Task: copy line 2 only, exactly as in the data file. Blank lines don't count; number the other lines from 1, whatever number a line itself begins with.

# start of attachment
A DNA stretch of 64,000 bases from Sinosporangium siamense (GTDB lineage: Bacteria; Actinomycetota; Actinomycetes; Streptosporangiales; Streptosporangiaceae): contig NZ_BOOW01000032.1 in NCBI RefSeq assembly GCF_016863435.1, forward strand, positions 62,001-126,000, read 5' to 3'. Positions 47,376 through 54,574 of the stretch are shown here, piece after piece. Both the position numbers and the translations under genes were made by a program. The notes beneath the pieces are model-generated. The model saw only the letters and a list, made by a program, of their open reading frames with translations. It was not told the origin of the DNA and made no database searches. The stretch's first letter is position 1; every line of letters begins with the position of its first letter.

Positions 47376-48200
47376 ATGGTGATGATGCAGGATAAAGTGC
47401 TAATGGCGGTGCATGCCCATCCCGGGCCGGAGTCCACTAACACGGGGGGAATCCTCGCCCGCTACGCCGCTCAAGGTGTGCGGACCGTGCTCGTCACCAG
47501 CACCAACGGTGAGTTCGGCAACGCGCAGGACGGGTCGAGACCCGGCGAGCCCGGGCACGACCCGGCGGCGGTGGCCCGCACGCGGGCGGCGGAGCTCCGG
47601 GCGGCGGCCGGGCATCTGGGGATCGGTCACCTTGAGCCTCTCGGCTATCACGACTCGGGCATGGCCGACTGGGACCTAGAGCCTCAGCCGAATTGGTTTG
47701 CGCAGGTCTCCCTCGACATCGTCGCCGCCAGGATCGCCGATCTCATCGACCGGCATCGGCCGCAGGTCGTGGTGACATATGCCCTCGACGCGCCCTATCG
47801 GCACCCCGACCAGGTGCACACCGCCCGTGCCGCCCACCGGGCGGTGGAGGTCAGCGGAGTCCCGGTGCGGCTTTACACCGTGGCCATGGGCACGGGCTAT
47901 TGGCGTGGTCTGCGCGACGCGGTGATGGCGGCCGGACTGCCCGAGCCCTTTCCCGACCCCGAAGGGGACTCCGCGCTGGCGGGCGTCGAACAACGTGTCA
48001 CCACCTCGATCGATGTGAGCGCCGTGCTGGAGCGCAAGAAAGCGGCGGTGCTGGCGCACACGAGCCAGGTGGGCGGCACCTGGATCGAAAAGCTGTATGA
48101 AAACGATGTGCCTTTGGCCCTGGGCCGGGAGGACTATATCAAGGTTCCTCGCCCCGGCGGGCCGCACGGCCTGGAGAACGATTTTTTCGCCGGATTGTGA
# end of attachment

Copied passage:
Positions 47376-48200